Once again, scientists forewarn us of the consequences of global warming unless greenhouse gases emissions cease. By 2050, they predict that more than 600 species of fish will shrink in terms of maximum body weight by 14% to 24% if global temperatures persist to ascend.
Researchers at the University of British Columbia, led by Dr. William Cheung, came up with a model based from Intergovernmental Panel for Climate Change, predicting the impact of warming waters on marine life. The model used albeit small changes in temperature, a large impact on fishes’ body sizes resulted, with the largest reductions on fishes thriving in Indian and Atlantic Oceans.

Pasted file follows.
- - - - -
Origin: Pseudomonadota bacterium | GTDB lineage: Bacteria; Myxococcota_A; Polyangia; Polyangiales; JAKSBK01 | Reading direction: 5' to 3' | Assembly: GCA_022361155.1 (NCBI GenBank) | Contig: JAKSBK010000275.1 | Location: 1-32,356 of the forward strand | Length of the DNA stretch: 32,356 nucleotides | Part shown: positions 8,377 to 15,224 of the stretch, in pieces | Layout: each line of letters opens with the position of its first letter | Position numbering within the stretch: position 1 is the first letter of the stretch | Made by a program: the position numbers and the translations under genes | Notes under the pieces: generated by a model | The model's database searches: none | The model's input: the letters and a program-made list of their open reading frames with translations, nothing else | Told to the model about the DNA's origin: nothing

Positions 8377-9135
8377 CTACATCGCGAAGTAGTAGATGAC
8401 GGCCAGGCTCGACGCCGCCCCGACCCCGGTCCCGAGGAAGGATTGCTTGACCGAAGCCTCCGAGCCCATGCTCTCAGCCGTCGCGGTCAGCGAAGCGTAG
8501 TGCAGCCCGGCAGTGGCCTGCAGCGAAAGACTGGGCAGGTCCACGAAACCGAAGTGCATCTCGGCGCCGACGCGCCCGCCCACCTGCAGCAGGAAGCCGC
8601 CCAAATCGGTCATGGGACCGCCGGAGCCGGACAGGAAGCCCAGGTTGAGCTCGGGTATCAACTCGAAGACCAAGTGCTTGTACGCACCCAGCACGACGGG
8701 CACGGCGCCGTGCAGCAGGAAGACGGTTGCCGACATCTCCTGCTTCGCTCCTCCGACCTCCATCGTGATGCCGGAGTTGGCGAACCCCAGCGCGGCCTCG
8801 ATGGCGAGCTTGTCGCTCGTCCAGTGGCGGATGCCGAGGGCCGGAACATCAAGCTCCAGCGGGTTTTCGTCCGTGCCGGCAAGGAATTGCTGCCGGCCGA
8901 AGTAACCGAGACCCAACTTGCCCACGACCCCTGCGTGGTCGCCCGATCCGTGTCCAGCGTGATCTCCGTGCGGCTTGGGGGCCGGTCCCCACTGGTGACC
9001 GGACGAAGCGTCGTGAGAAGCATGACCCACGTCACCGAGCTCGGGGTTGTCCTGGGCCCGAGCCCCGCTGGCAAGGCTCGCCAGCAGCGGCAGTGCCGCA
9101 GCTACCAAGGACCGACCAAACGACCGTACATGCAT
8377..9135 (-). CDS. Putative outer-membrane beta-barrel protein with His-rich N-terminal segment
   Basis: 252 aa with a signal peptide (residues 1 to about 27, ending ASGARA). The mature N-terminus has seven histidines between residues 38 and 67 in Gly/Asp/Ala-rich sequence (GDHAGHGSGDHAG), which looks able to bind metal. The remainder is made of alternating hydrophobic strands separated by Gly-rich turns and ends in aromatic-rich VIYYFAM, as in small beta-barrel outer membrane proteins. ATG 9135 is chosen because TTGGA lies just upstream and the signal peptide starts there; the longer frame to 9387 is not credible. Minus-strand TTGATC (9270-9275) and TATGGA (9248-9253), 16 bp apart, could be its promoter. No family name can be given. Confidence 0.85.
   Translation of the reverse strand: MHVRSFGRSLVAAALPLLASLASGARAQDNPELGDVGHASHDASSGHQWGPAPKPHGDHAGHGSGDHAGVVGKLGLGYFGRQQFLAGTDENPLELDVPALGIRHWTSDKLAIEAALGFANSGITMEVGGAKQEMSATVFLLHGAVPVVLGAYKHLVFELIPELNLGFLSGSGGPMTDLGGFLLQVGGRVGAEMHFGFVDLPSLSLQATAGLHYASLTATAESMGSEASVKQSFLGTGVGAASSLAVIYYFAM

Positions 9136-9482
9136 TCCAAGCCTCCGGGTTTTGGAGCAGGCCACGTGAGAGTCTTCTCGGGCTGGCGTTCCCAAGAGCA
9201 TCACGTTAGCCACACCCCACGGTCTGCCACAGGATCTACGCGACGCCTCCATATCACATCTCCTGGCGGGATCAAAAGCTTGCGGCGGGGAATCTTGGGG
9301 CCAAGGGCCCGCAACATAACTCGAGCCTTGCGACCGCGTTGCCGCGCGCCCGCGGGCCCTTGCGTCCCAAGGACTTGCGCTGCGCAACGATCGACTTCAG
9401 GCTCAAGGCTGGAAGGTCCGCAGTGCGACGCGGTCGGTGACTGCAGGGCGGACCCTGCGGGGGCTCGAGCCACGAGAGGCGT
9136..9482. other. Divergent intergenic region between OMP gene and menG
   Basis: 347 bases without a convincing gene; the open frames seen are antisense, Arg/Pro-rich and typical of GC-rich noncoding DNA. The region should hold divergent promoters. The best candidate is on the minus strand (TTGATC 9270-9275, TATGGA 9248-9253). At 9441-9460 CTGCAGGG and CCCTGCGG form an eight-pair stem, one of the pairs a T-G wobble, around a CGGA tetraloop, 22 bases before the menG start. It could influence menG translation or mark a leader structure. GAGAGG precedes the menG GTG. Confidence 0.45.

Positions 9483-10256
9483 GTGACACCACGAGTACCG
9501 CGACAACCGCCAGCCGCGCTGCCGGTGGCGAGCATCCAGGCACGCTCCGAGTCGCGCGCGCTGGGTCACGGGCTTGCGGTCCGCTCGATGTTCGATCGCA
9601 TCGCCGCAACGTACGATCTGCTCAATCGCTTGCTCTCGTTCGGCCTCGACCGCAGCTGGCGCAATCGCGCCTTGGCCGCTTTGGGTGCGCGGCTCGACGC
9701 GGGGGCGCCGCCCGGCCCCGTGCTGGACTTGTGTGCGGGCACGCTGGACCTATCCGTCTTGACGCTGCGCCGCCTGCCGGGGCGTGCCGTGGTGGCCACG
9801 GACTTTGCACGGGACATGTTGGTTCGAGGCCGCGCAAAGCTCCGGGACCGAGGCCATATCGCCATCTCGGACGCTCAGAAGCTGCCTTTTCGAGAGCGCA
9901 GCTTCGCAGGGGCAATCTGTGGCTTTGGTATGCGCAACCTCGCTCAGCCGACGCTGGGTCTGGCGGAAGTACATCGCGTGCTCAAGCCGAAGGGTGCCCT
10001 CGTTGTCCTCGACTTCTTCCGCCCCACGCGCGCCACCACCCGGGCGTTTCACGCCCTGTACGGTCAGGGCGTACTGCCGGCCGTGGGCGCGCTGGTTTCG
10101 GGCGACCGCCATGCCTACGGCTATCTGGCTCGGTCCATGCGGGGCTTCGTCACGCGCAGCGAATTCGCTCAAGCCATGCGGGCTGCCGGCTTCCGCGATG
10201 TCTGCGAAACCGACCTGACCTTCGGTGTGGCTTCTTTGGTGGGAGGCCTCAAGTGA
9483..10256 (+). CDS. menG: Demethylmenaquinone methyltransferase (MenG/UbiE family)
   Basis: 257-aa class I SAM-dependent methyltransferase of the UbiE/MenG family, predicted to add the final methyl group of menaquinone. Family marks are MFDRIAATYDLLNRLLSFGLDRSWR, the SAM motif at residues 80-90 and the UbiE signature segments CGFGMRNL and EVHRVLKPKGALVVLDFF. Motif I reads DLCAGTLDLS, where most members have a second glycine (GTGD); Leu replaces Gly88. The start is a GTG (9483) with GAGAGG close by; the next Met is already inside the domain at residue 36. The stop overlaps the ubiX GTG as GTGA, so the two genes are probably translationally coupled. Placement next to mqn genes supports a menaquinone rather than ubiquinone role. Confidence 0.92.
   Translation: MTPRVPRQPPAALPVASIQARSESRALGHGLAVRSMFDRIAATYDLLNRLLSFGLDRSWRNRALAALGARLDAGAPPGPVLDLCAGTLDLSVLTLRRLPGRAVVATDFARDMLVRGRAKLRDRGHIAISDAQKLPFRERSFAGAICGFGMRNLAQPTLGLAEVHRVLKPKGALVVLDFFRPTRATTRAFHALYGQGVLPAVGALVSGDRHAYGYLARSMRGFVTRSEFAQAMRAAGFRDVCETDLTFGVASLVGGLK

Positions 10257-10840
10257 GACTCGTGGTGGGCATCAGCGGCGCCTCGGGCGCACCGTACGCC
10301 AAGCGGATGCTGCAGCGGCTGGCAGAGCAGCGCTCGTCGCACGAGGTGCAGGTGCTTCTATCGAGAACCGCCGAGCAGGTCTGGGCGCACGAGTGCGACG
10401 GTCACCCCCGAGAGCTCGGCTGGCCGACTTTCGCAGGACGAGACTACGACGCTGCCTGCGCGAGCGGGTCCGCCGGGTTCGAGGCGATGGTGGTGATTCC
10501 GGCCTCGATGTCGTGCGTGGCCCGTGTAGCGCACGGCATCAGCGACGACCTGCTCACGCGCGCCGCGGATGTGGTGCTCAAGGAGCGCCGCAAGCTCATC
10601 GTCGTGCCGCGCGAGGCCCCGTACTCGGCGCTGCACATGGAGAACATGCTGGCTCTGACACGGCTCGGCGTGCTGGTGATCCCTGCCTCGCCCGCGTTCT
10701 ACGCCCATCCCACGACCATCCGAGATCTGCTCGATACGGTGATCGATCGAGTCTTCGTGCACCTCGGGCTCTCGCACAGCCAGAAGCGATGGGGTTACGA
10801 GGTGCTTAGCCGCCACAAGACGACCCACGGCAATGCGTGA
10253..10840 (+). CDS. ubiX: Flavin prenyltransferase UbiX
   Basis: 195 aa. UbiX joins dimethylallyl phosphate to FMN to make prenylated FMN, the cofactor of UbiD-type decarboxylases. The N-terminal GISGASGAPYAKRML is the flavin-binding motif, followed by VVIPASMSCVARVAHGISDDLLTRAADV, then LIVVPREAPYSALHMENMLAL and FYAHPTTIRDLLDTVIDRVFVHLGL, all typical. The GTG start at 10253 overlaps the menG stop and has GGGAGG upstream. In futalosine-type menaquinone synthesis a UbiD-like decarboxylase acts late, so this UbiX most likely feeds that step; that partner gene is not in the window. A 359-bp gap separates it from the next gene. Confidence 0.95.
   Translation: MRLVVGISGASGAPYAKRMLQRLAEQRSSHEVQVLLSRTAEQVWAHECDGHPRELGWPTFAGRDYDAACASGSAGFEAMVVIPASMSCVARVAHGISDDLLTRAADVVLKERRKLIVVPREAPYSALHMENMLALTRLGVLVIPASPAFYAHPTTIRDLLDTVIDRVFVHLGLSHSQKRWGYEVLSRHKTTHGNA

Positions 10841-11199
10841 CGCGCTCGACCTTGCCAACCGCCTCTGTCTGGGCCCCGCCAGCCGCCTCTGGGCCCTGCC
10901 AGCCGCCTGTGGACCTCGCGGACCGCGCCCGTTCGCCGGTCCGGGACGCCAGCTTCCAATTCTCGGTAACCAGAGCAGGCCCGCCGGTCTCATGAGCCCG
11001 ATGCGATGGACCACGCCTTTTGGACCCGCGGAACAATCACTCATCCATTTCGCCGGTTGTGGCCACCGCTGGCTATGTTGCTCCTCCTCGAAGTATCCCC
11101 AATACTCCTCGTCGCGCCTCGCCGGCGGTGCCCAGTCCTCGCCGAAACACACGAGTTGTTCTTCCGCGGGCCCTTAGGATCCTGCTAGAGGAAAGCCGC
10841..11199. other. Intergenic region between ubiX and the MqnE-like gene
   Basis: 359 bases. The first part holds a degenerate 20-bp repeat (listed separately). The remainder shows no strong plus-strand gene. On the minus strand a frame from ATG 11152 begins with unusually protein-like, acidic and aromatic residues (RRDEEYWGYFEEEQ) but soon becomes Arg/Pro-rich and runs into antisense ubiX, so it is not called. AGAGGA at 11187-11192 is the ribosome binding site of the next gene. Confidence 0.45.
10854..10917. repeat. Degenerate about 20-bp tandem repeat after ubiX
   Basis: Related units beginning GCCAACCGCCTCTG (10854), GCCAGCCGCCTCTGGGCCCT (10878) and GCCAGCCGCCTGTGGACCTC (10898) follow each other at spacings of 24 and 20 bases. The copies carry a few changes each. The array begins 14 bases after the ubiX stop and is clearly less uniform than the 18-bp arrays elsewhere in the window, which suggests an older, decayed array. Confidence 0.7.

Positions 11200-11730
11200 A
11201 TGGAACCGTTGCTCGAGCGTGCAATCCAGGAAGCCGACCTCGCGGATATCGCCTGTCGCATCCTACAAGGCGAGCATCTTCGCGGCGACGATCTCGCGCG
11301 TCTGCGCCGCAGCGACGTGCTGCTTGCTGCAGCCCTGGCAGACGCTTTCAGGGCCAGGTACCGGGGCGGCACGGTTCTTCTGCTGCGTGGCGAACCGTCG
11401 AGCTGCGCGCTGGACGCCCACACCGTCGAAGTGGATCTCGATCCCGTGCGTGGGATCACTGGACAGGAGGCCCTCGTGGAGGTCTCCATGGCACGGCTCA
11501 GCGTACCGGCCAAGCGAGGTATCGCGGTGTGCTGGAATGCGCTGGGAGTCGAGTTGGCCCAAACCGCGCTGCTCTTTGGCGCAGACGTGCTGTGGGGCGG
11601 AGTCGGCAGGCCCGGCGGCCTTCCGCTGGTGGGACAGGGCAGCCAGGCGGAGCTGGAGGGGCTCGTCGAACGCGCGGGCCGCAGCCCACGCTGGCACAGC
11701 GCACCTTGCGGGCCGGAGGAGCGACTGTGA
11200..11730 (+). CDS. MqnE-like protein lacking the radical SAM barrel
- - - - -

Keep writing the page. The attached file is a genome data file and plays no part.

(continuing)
The trend stems from the oxygen levels in waters. Warmer waters would increase the body temperatures of fishes, increasing their metabolic rate, which in turn will increase oxygen demand, which ultimately decreases oxygen levels. Fishes will consequently run out of oxygen for their growth.
When the model was compared with real data, those of North Atlantic cod and haddock, it was found out that the shrinkages were much higher than those projected by the model.
Aside from size changes, scientists also believe that most of the fish will be migrating towards cooler parts of the earth, north and south poles, at a projected rate of 36 km per decade. Fisheries may also have lower yields as smaller sizes of fish may have reduced reproduction capabilities and resilience to other environmental hazards.